Mum's fight for life - after Ruby won hers

PUBLISHED: 12:24 16 December 2011

Ruby Dunn shortly after her birth

Ruby Dunn shortly after her birth

Submitted

THE mother of a 'miracle baby' is using her daughter's remarkable fight for survival 
as inspiration to overcome her own cancer battle, after health authorities refused to fund her treatment.

When Ruby Dunn was born three months early, doctors at the time said she was the smallest baby to survive and rated her survival chances at just five per cent.

Five years on and mother Kerry, who cares for her on a full-time basis, is facing equally slim odds after North Somerset Primary Care Trust refused to pay the £15-18,000 cost of her unique radiotherapy treatment.

She said: “It is money we can ill-afford but what else can you do? It is the only form of radiotherapy I can have as I have already had some in other areas.

“I have beaten it twice. I’m going to have a third go. There’s a treatment that can cure me and I’m going to fight for it. £15,000 – this is the price of my life.”

But Ruby’s own fight has acted as an inspiration to her own. Born at Southmead Hospital in Bristol 14 weeks early, Ruby only weighed 12-and-a-half ounces, and was so small she could easily sit in the palm of her mother’s hand.

Kerry said: “The doctors only gave her a five per cent chance of survival, so they were amazed when she battled through – she’s such a little fighter.”

Kerry, aged 46, and husband Craig, aged 43, had to wait for more than four months to take their new daughter home. Although she fought through her first months, the early birth had a serious impact.

Ruby is unable to speak and suffers from severe autism, which has made it hard for her to communicate with classmates.

Peter Kennell and Pauline Hoy-Green, learning assistants at Sandford Primary School, where Ruby now goes, have helped her to develop her communication skills.

Peter said: “She’s very intelligent, she’s great with numbers, letters and spelling, and she is also becoming a good musician – she performed Twinkle Twinkle Little Star on the glockenspiel at the school nativity last week.”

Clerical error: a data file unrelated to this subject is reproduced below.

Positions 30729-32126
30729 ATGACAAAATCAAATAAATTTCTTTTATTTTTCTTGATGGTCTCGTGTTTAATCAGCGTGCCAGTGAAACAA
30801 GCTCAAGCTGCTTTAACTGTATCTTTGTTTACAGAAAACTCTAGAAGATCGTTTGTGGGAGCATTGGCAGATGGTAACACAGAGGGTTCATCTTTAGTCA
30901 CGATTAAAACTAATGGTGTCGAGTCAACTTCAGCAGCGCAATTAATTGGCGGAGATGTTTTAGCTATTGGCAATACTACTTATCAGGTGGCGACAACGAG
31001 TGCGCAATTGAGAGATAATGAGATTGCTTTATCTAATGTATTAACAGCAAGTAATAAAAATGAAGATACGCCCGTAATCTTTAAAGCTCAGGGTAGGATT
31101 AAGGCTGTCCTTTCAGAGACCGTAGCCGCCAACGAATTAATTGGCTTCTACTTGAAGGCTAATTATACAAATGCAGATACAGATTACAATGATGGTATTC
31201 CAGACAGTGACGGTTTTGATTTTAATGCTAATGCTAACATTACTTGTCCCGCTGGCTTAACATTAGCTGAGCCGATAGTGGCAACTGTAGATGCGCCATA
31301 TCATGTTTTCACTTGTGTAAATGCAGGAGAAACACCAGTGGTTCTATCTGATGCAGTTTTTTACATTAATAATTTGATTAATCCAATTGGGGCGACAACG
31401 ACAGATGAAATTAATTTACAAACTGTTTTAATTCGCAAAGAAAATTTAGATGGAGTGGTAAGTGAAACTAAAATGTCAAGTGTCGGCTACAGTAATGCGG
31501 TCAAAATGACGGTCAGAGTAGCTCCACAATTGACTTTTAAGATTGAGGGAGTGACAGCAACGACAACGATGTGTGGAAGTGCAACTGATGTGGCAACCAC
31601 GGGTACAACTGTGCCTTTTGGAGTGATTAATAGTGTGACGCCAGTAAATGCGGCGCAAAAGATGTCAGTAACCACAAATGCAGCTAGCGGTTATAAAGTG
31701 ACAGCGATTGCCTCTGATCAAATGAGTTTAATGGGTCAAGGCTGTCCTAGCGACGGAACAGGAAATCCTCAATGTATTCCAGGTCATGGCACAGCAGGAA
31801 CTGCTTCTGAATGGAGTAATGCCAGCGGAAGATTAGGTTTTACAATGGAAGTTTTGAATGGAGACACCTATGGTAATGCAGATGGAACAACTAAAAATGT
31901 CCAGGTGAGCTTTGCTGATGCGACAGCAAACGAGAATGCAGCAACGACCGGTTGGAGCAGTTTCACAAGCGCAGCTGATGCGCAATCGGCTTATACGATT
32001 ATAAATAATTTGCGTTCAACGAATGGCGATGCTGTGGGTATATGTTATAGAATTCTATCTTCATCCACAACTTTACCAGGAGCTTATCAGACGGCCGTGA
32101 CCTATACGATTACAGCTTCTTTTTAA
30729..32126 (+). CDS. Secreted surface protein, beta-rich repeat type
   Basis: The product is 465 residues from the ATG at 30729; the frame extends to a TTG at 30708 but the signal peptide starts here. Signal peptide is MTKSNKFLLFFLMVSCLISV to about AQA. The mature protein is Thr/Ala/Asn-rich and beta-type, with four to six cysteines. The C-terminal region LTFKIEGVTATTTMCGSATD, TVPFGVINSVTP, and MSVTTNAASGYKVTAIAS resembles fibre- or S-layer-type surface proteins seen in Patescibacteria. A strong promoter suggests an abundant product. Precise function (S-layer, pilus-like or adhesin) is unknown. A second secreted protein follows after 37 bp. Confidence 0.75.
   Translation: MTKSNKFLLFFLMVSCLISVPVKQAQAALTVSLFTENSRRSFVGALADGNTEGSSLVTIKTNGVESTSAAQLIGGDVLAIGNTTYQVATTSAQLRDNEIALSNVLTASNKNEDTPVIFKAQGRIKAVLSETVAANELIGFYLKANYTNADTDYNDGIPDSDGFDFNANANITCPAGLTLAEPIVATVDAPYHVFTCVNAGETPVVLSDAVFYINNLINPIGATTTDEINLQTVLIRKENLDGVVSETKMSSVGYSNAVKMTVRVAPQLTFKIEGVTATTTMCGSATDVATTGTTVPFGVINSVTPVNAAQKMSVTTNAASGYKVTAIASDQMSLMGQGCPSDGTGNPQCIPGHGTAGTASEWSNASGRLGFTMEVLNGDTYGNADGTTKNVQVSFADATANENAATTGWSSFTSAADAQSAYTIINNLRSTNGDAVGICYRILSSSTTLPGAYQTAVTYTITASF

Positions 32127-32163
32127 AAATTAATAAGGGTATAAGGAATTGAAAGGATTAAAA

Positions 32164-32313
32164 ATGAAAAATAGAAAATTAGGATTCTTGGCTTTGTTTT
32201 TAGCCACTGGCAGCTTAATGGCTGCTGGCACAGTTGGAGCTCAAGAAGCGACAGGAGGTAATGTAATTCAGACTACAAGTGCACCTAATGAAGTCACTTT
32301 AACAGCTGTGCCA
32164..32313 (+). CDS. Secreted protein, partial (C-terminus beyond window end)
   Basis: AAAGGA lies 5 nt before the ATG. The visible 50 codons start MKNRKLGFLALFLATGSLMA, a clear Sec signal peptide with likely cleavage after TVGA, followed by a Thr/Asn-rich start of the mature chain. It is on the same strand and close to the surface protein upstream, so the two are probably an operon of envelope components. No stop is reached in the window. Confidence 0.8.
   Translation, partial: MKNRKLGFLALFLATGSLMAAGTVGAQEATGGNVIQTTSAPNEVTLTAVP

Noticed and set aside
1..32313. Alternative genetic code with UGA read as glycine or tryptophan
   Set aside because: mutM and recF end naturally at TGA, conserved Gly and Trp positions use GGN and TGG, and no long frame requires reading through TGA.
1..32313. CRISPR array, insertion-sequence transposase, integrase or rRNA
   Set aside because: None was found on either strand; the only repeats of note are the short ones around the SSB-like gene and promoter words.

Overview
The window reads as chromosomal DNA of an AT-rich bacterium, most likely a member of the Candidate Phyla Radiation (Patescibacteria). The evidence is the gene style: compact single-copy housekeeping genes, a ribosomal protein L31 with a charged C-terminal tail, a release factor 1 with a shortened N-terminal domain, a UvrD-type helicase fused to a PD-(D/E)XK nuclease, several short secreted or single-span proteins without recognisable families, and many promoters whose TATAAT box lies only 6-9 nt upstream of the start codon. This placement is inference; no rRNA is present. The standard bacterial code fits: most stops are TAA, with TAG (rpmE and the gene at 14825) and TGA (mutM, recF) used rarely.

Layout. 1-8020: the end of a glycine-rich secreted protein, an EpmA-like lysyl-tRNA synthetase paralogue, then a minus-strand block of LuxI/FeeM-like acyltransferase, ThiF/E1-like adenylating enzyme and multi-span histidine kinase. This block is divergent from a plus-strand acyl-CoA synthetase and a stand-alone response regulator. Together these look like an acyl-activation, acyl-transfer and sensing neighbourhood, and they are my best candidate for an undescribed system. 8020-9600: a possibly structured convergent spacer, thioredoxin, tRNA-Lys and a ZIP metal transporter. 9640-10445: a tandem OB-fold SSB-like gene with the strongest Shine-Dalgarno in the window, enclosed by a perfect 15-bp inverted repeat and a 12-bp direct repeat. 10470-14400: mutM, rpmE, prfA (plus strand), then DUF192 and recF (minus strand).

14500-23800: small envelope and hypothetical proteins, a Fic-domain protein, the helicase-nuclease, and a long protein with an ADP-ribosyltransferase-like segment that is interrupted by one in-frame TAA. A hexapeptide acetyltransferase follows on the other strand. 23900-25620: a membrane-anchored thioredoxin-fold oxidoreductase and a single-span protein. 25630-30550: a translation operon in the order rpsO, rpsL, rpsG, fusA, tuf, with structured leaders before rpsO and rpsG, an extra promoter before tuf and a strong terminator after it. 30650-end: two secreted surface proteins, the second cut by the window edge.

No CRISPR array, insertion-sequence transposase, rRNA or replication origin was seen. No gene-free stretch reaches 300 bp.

Kerry, of Somerville Road, Sandford, was recently diagnosed with cancer in her mesentery tissue between the stomach and bowel.

Unless she receives Cyberknife treatment, a form of radiosurgery, she says her own chances of beating the illness may decline to only eight per cent within the space of two years.

Doctors have told her ‘time is of the essence’ as she faces the daunting prospect of having to fund her own treatment.

She said she will start fundraising in January but admits the fatigue caused by her illness will make it hard work and she will still need to look after Ruby, despite the ‘fantastic’ support of staff at the school since her diagnosis.

She said: “If I were to receive the treatment, it apparently has a 100 per cent chance of getting rid of the cancer for good. If I don’t, then my chances of survival go down to around 30 per cent in a year, and then, after that, down to only eight.”

Husband Craig added: “Kerry is Ruby’s carer, and if her cancer is untreated she will be unable to look after her.

“It is the only treatment that will work to get rid of the cancer, she cannot have radiotherapy again and because of its position it’s inoperable.

“It just seems so counter-productive to not allow her to have the treatment – we will just have to battle on to get it for her.”

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